Joe’s Blog

Archive for June, 2008

The Avengers (1998)

June 27, 2008 1:56 am

The Avengers [1998]This week should be a celebration. This week should have seen the 10th anniversary DVD release of one of the best loved, and most thrilling action adventure movies of recent times. In this perfect world, we’d be onto the third or fourth adventure for a crime fighting duo who do everything in style, and the series would be pushing Bond and Bourne for the title of biggest spy adventure franchise.

We don’t live in that world though. We live in the world where a movie adaptation of one of the best loved TV series of all time was handed over to a director with no experience of big budget summer movies, an enthusiastic producer shackled by the needs of the studio to demographically tailor a unique movie and the whims of test screenings.

Welcome to the world of The Avengers

On its release in August 1998 The Avengers died a painful, but thankfully swift death. It was suppoosed to be Warner Bros. BIG summer movie, released in the middle of June. But following disastrous previews, the film was yanked back to the summer graveyard of late August, shorn of almost an hour (losing plot points, scenes, characters and any narrative coherence), and generally abandoned by the studio. Already stung by negative reports pre-release, Warners decided to ditch the film into cinemas without any previews.

What emerged was an interesting, but ultimately flawed attempt, to capture a fascinating piece of TV history: 60s style shot through with state of the art effects.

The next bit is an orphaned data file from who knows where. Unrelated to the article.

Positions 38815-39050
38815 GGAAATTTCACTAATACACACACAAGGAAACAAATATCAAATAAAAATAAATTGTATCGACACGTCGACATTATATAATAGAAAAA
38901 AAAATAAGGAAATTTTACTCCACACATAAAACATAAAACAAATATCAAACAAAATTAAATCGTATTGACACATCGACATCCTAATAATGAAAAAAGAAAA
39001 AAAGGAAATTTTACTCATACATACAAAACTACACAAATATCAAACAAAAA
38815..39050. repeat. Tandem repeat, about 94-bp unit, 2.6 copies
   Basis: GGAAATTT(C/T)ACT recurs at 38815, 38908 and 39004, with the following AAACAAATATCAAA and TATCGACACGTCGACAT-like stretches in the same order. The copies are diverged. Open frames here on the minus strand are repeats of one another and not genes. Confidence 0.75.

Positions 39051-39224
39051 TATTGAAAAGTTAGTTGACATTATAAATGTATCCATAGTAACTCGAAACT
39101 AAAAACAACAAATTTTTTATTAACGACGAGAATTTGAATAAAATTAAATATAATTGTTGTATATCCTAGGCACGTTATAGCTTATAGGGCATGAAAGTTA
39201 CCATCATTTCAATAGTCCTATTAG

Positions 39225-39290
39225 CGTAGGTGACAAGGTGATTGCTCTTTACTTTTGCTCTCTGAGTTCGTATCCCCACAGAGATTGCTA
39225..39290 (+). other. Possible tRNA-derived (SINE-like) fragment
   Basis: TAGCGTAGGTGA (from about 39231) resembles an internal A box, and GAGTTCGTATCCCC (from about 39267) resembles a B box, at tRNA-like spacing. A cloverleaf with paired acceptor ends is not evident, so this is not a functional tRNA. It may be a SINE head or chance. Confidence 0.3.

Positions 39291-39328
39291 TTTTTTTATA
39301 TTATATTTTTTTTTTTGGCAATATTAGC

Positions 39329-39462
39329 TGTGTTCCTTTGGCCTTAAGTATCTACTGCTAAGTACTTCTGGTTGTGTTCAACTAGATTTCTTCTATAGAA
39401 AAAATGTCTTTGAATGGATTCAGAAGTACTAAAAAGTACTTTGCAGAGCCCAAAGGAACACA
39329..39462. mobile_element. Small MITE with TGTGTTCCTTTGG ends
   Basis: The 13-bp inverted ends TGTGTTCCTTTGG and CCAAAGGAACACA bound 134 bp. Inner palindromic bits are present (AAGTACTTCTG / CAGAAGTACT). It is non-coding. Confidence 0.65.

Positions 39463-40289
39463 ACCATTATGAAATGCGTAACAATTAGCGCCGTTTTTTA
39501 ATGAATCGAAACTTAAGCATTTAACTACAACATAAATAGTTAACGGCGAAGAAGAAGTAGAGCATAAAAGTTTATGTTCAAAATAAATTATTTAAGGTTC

Ask people now about The Avengers and they’ll probably screw their faces up and say “it was crap”, “a travesty” or more likely “I never bothered to watch it”. Which is perhaps telling.

It lingers in the depths of imdb’s rankings (currently 3.4) but so few people have seen it in comparison to its big budget peers that it’s difficult to judge its worth. Now I know what you’re thinking “If so few people went to see it, then it must be rubbish” to which I have two words: Shawshank Redemption. That perennial ‘best film of all time’ contender took a mere $700,000 on it’s opening weekend, compared to The Avengers $10M, and barely scraped together it’s budget on it’s cinema run. So that argument is cobblers and I’ll here no more about it.

 Saying that, The Avengers is no ‘lost’ classic in the realm of Shawshank or The Thing. Films like this were criminally ignored on their initial release and later found a more appreciative audience. The Avengers is NOT like that.

Assessing The Avengers merits is difficult in its current form, since it’s clearly not the film that was intended to be released. In his excellent book, Blockbuster, Tom Shone talks at length about the tortuous process of bringing Arnold Schwarzenegger’s notorious flop Last Action Hero to the screen. He concludes by saying that the film didn’t need re-shoots, test screenings or market research, “it needed finishing“. The same is true of The Avengers.

The whole debacle warrants a study of its own, since it is indicative of all that’s wrong with Hollywood. Warners had a product, or a brand which they knew they could exploit. Rumours of an Avengers film had abounded for years. Names like Mel Gibson, Nicole Kidman and Hugh Grant had been bandied around as potential stars. People, allegedly, wanted to see the film. The fans, of which there are millions, were not so keen. The Avengers is held in high regard of a kind probably only matched by that other iconic 60s series, The Prisoner.